7. It’s tactile, tangible, and tantalizing.

Camel Up (Second Edition)

There’s something truly magical about the clackity, colorful, chunky components that come in cardboard boxes of various shapes and sizes.  Whether its digging into your dark bag for potion ingredients in the Quacks of Quedlinburg, balancing your hard-hatted worker meeples on the girders of Men at Work, or plopping the camel dice out of the plastic pyramid of Camel Up, the sensory experience of tabletop gaming is something that we’ve all more fully appreciated during this past year of virtual conventions and socially distant simulations.  It’s the satisfaction of solid physical components that has spawned entire webpages, brands, and markets focused on deluxifying games in a quest to maximize the look and feel of a design.  It’s why I sometimes spend more money than the cost of a game itself to acquire Roxley’s Iron Clays or BoardGameGeek’s Root bags or Etsy’s Age of Steam organizer to make future plays of a game all the more decadent.


8. It creates memories, generates traditions, and fosters relationships.

Insider Black

Becoming a hobbyist gamer is like joining a closely-knit club of cultists who are always anticipating another gathering while they tirelessly seek to convert more candidates to their cause.  One of my favorite questions to ask people is, “What kind of card or board games do you enjoy playing?”  Whether their response is Uno, Gloomhaven, or anything in-between, we instantly have a reason to hang out and become better acquainted.  We’ll surely encounter moments to remember such as my ruthless sabotaging of everyone’s investments in The Estates or your crafty manipulation of the group’s focus in Insider.  And we’ll have many traditions to treasure including Wednesday night games, yearly Origins Game Fair, and annual Christmas Crokinole.


9. It has a great shelf life and solid resale value.

Sleeping Gods

While fashion has its flings and technology ages poorly, board games forever retain their value as long as the components remain intact and the game can find its audience.  We’ve discussed the ins and outs of culling and collecting, purging and surging, and the beauty of this hobby is that I can find and enjoy a playable copy of thirty-year-old Quo Vadis while recouping much of the costs of a played-out deluxified Scythe or an ill-fitting Sleeping Gods.  Treating one’s collection like a living, breathing library of curated activities and opportunities is half the fun of this crazy hobby.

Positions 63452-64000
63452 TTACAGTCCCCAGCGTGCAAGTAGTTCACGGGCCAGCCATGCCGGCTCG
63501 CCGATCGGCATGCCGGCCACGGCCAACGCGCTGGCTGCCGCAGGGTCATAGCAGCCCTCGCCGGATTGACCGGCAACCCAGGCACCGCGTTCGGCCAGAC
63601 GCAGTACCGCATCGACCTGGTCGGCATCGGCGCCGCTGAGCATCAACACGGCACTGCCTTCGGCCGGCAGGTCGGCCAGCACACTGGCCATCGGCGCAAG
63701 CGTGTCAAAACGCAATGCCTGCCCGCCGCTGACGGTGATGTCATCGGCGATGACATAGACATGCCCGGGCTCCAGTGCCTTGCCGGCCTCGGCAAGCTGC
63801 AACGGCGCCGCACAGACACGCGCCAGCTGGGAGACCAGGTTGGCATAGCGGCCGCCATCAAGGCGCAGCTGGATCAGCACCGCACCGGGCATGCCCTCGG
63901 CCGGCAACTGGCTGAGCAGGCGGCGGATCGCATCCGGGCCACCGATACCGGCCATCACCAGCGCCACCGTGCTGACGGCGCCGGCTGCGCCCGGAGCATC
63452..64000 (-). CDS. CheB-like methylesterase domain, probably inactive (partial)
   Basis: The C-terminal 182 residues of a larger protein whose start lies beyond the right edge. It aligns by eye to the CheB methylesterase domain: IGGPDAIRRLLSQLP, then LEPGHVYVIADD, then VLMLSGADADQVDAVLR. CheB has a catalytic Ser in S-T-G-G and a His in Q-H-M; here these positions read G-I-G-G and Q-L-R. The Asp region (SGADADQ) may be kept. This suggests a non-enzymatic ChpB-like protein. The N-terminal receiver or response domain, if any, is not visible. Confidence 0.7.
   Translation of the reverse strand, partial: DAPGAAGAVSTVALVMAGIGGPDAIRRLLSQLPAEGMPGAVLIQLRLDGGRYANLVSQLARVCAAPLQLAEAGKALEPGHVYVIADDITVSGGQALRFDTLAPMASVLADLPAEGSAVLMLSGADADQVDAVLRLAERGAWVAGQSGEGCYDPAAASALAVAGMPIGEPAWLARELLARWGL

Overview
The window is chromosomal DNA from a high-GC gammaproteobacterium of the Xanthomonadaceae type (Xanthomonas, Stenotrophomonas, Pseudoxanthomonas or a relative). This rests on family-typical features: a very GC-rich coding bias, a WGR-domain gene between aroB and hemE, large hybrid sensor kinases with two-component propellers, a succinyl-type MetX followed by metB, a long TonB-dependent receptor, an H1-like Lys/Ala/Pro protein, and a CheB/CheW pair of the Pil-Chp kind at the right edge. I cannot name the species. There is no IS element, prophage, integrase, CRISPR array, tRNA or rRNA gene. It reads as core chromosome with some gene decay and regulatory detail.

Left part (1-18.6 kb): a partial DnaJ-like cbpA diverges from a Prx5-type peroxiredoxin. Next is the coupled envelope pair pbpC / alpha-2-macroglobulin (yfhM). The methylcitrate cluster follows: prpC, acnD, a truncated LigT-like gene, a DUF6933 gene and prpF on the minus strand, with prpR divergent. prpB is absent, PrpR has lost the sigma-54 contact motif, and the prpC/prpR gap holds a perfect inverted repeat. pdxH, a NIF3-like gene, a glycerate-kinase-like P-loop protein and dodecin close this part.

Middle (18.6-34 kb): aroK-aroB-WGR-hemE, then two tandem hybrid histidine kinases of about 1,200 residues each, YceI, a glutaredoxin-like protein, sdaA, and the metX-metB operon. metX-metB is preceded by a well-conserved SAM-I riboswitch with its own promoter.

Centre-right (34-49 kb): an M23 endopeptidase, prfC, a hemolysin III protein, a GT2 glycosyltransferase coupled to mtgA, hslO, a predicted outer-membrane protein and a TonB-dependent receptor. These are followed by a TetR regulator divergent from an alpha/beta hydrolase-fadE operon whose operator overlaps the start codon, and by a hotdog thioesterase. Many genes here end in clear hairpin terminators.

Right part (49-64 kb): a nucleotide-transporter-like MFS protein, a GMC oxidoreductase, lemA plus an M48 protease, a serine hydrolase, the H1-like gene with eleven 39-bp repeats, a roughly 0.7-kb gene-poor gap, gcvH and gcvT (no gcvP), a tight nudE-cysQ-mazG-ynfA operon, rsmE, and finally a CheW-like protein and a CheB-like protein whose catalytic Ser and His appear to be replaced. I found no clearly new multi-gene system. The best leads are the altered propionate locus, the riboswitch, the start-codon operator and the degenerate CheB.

10. It utilizes the universal language of play.

Skull

Hobbies often reward those who are creative, athletic, courageous, or business savvy, and such required skills can often become barriers to entry.  While games always revolve around winning and losing, the tabletop gaming hobby makes winners out of all who are here to play.  And no matter who you are or where you come from, play is a universal language of life.  Play is what sharpens the working saw and lightens the burdens of life.  Play can be found in the uncovered traps of Skull and the colorful clues of Mysterium.  It can be felt in the competing coalitions of Pax Pamir and the cascading combos of Race for the Galaxy.  It can be heard in the ruthless negotiations of Sidereal Confluence and the painful groans of Stick ‘Em.  The act of play in the company of strangers become friends, friends become family, and family become enemies is precisely why this hobby is so relentlessly addicting and endlessly satisfying.


Why do you love tabletop gaming? Share with us in the comments below!


Article written by Nick Murray. Keep an eye out for his first published design, Social Grooming, which will debut in a Kickstarter bundle alongside two games from critically acclaimed designer, Reiner Knizia! Don’t miss out on this killer filler bundle coming in 2021Subscribe to the Bitewing Games monthly newsletter to stay in touch.

This Post Has 2 Comments

  1. Max Oesterling

    Bravo, I wholeheartedly agree. I love sports and do them often, and have other hobbies, but board gaming is definitely either first or second. I think that sports and board gaming together are the ideal hobbies, because they challenge your brain and your body and get you around friends, and have many other benefits as are aptly described in this article!

    1. Nick Murray

      I’m a tennis guy myself (plus snow skiing when I get the chance), and I agree they’re a perfect combo!

      Thanks for your compliments!